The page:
protected:
    bool Init();
    virtual void Update();
    virtual void Draw();

To close out the IGame definition file, we have a few members to house different objects and values. I am not going to go through these line by line since I feel they are pretty self-explanatory:

declarations

std::unique_ptr<ScreenList> m_screenList = nullptr;
    IGameScreen* m_currentScreen = nullptr;
    Window m_window;
    InputManager m_inputManager;
    bool m_isRunning = false;
    float m_fps = 0.0f;
  };
}

Now that we have taken a look at the definition of our interface class, let's quickly walk through the implementation. The following is the IGame.cpp file. To save time and space, I am going to highlight the key points. For the most part, the code is self-explanatory, and the source located in the repository is well commented for more clarity:

#include "IGame.h"
#include "IScreen.h"
#include "ScreenList.h"
#include "Timing.h"
namespace BookEngine
{
  IGame::IGame()
  {
    m_screenList = std::make_unique<ScreenList>(this);
  }

  IGame::~IGame()
  {
  }

Our implementation starts out with the constructor and destructor. The constructor is simple, its only job is to add a unique pointer of a new screen using this IGame object as the argument to pass in. See the IScreen class for more information on screen creation. Next, we have the implementation of the Run function. This function, when called will set the engine in motion. Inside the function, we do a quick check to make sure we have already initialized our object. We then use yet another helper class, FPSlimiter, to set the max fps that our game can run. After that, we set the isRunning boolean value to true, which we then use to control the game loop:

void IGame::Run()
  {
    if (!Init())
      return;
    FPSLimiter fpsLimiter;
    fpsLimiter.SetMaxFPS(60.0f);
    m_isRunning = true;

Next is the game loop. In the game loop, we do a few simple calls. First, we start the fps limiter. We then call the update function on our input manager.

It is a good idea always to check input before doing other updates or drawing since their calculations are sure to use the new input values.

After we update the input manager, we recursively call our Update and Draw class, which we will see shortly. We close out the loop by ending the fpsLimiter function and calling SwapBuffer on the Window object.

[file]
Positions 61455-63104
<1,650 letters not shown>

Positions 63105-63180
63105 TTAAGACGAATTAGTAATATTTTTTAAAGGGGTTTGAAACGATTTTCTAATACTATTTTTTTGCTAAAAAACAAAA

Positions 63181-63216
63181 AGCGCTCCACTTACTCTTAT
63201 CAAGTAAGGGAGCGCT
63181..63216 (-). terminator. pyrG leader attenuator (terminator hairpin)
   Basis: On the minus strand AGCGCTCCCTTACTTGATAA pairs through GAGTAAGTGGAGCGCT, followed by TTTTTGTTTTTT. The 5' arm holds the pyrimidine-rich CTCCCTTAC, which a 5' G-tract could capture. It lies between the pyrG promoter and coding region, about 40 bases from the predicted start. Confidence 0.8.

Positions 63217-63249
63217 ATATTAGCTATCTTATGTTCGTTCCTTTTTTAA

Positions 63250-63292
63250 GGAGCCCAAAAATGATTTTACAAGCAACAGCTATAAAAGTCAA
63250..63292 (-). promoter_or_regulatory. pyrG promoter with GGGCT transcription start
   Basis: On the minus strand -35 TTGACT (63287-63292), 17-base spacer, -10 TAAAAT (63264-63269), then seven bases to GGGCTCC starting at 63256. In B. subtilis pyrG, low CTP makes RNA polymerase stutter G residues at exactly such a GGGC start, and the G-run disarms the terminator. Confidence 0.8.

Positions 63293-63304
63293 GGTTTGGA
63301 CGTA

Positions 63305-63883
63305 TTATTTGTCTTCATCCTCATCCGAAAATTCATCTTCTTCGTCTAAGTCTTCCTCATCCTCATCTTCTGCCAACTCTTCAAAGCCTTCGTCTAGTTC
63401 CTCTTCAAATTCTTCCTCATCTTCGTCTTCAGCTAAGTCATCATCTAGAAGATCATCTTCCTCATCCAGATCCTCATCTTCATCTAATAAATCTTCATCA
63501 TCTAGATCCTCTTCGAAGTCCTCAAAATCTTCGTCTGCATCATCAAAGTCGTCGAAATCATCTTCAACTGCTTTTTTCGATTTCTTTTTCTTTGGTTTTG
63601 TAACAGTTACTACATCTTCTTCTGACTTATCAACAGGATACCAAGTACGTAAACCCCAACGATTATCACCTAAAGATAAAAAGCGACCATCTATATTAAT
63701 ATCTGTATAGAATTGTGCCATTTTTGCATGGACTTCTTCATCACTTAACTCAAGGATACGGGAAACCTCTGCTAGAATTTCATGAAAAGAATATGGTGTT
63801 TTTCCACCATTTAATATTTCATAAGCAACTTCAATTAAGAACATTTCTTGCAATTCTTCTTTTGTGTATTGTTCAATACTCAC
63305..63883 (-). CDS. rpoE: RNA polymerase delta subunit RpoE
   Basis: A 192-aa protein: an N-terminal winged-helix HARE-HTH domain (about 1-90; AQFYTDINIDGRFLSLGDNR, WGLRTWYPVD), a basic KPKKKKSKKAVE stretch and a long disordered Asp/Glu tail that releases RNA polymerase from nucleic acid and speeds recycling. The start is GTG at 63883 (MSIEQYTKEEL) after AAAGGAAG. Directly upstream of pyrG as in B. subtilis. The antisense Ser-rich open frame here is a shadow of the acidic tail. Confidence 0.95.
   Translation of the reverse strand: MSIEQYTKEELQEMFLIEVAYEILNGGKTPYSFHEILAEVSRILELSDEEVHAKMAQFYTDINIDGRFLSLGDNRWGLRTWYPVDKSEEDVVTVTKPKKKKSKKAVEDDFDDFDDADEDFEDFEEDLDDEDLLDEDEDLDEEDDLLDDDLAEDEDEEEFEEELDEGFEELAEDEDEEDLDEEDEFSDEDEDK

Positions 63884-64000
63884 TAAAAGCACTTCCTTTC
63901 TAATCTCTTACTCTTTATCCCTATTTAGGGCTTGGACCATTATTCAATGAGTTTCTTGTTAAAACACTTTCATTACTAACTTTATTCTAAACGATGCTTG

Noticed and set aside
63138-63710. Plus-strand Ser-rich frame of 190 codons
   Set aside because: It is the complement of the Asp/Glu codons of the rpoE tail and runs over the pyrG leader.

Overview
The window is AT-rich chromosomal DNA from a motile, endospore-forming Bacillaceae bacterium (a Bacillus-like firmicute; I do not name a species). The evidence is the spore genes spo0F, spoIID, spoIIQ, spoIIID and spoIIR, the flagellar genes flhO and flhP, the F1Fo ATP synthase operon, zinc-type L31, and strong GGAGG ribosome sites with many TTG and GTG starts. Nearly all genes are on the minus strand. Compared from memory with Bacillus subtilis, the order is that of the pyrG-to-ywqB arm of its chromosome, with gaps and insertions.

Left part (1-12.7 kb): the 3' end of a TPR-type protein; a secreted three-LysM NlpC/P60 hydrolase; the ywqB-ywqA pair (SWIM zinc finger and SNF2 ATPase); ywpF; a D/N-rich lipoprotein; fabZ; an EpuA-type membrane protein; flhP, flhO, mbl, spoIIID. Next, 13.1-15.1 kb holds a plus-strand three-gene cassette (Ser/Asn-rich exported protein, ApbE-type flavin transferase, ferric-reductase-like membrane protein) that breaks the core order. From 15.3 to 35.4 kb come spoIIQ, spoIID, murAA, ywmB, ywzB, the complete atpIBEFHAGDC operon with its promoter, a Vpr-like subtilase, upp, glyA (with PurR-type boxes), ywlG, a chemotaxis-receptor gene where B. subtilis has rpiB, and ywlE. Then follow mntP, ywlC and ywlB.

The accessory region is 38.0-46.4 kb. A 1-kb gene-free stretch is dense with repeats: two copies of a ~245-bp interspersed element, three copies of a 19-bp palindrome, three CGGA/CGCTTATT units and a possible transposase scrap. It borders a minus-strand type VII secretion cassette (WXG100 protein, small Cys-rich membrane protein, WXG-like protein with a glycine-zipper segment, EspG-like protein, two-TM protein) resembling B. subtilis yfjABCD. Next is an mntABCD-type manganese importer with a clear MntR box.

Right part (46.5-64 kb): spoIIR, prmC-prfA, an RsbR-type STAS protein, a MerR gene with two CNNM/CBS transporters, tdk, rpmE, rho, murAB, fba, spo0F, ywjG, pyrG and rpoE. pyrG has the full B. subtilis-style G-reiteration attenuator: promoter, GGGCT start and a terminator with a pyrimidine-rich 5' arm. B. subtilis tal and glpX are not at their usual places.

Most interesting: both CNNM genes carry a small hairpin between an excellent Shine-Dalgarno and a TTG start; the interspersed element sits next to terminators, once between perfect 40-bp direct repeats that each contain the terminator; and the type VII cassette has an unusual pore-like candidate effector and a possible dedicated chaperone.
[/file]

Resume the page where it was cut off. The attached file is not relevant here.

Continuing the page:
///Game Loop
    while (m_isRunning)
    {
      fpsLimiter.Begin();
      m_inputManager.Update();
      Update();
      Draw();
      m_fps = fpsLimiter.End();
      m_window.SwapBuffer();
    }
  }

The next function we implement is the ExitGame function. Ultimately, this will be the function that will be called on the final exit of the game. We close out, destroy, and free up any memory that the screen list has created and set the isRunning Boolean to false, which will put an end to the loop:

void IGame::ExitGame()
  {
    m_currentScreen->OnExit();
    if (m_screenList)
    {
      m_screenList->Destroy();
      m_screenList.reset(); //Free memory
    }
    m_isRunning = false;
  }

Next up is the Init function. This function will initialize all the internal object settings and call the initialization on the connected systems. Again, this is an excellent example of OOP or object orientated programming and polymorphism. Handling initialization in this manner allows the cascading effect, keeping the code modular and easier to modify:

bool IMainGame::Init()
  {
    BookEngine::Init();
    SDL_GL_SetAttribute(SDL_GL_ACCELERATED_VISUAL, 1);
    m_window.Create("BookEngine", 1024, 780, 0);
    OnInit();
    AddScreens();
    m_currentScreen = m_screenList->GetCurrentScreen();
    m_currentScreen->OnEntry();
    m_currentScreen->Run();
return true;
}

Next, we have the update function. In this Update function, we create a structure to allow us to execute certain code based on a state that the current screen is in. We accomplish this using a simple Switch case method with the enumerated elements of the ScreenState type as the cases. This setup is considered a simple finite state machine and is a very powerful design method used throughout game development:

void IMainGame::Update()
  {
    if (m_currentScreen)
    {
      switch (m_currentScreen->GetScreenState())
      {